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How Teachers Can Respond to Charlottesville3 min read

The day the grand jury in Ferguson, Missouri decided to not charge the officer who shot and killed Michael Brown, an event that was later followed by massive riots and protests, was also the day before my class of high schoolers was about to go on Thanksgiving Break.

Now teachers, you know what the day before a holiday can be like. And as a teacher, I had to make the decision of whether to talk about this nationally relevant, but politically charged and emotional event with my class, Or if I should just have them create hand turkeys and tell stories about pilgrims.

I decided to get into it. 

The next hour of class was one of the most powerful moments I’d ever had since becoming a teacher. It started with some of my white students quickly condemning protesters and rioters, and denouncing the response of many in the African American community in Ferguson for how they handled what they were considering injustice. I heard things like, “No one should be mad enough to react like that.” And, “They should find a better way to protest.”

Meanwhile the black students in my room sat quiet. This conversation was getting heavy fast, and I wanted to hit the abort button. But then one of the black students in the room, who sat quietly the whole time with balled up fists, responded that it’s easy to not understand why they rioted in Ferguson if you’ve never been followed through a grocery store or stopped by the police for no reason. And then another kid talked about how his grandfather was lynched back in the 60’s, and one girl shared how her stepdad is black, and her family doesn’t go out much because of how people look at them.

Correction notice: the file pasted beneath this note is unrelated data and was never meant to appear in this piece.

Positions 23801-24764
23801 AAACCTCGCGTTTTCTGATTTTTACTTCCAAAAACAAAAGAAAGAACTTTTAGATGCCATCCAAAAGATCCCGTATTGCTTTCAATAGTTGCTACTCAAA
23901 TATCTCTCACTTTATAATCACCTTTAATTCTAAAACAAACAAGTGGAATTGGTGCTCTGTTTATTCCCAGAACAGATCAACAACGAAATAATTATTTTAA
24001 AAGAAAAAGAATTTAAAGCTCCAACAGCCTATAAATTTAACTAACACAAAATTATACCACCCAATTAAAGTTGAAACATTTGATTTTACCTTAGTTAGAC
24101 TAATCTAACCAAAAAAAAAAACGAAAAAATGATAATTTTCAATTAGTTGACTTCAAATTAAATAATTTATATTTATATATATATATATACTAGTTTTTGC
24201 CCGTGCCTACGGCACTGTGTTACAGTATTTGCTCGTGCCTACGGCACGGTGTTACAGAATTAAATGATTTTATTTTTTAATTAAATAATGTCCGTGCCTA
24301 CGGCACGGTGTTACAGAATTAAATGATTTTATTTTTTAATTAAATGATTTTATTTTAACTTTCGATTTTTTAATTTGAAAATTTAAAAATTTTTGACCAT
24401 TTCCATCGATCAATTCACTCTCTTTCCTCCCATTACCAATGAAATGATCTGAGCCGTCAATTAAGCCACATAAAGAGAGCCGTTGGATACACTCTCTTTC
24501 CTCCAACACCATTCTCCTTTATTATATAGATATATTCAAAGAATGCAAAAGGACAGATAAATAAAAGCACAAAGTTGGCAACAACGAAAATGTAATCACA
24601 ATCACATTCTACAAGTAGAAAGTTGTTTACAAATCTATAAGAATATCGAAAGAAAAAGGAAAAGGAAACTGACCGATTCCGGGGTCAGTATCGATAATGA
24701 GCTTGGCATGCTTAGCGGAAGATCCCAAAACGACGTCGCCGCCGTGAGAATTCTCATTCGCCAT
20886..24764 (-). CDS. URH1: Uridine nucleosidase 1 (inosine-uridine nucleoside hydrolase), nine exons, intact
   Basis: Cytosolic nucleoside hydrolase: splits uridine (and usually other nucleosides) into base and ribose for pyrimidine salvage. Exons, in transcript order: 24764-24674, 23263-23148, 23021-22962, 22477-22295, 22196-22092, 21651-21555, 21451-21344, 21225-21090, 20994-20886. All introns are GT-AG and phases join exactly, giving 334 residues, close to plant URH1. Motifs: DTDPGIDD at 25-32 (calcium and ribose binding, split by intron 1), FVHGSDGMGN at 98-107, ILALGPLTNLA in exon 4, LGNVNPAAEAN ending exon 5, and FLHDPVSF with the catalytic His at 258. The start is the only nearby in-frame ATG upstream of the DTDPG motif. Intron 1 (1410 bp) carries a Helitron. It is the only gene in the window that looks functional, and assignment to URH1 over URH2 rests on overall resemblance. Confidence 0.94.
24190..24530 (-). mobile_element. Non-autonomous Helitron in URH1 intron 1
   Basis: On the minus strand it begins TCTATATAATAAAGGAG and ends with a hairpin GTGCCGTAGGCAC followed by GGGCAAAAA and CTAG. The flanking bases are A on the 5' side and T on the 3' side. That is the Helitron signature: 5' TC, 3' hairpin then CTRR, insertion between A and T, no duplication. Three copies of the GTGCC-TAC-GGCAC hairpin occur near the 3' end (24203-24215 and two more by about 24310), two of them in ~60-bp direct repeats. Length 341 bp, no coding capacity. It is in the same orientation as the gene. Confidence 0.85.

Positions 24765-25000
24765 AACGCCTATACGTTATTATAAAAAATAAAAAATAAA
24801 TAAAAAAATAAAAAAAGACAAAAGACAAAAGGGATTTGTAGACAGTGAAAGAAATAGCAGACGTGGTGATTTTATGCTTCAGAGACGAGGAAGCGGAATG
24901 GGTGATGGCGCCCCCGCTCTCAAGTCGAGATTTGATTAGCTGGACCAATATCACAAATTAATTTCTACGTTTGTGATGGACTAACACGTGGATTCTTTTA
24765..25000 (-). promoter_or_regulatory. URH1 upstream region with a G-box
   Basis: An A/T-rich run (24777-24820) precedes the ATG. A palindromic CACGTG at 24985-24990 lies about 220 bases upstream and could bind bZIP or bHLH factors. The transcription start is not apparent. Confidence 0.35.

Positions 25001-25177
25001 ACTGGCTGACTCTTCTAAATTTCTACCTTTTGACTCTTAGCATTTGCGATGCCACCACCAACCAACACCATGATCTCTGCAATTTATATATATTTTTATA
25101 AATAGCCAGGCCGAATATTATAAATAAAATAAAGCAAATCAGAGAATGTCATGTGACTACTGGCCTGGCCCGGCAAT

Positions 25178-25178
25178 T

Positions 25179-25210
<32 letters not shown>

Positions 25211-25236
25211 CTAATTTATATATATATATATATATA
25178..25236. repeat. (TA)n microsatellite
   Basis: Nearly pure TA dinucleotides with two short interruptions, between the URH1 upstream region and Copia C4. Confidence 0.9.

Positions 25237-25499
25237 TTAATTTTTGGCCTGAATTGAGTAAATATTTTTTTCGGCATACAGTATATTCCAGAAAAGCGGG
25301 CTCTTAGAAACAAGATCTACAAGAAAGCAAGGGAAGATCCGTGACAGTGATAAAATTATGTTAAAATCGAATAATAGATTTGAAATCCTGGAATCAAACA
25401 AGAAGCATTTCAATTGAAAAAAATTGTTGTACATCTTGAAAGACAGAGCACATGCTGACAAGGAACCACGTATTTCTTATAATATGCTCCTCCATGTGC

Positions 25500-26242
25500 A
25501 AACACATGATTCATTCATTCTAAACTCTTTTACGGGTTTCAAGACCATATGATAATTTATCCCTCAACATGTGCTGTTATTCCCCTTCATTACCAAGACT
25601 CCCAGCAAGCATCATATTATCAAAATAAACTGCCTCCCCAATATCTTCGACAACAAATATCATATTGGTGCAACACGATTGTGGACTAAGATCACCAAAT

Story after story flooded my room, and there was anger there, but also sadness and heartbreak, and it was all built up and raw, and the kids didn’t not hold back on what was inside of them. At the end of it, not everyone was on one side of the issue, or could fully empathize with the minority and majority in the room, But every kid in that class was closer to each other than they were before. A lot of that repressed anger was released, no longer bottled up, but out there in the world for others to attempt to understand. And most of the kids in my room attempted to understand it.

For most of the conversation, I just stood against the wall and listened.

It can be so tempting to avoid those difficult conversations with your students. They can be hard and uncomfortable, but they also have so much power to bring each other together. The stories and discussion created unity, and isn’t that what we want above all else? 

There are students in your class who have very strong opinions concerning the recent events in Charlottesville. They have stories and experiences that are bottled up, and the chaos that’s been happening lately keeps giving them more and more to repress and feel angry and sad about. What if they didn’t have to hold it in anymore? What if we were bold, and created a space where we can actually get real?

You might have a different opinion than some of your students about Charlottesville. And you know what, that’s okay. Because you don’t have to share the same opinion with all of them in order to listen.

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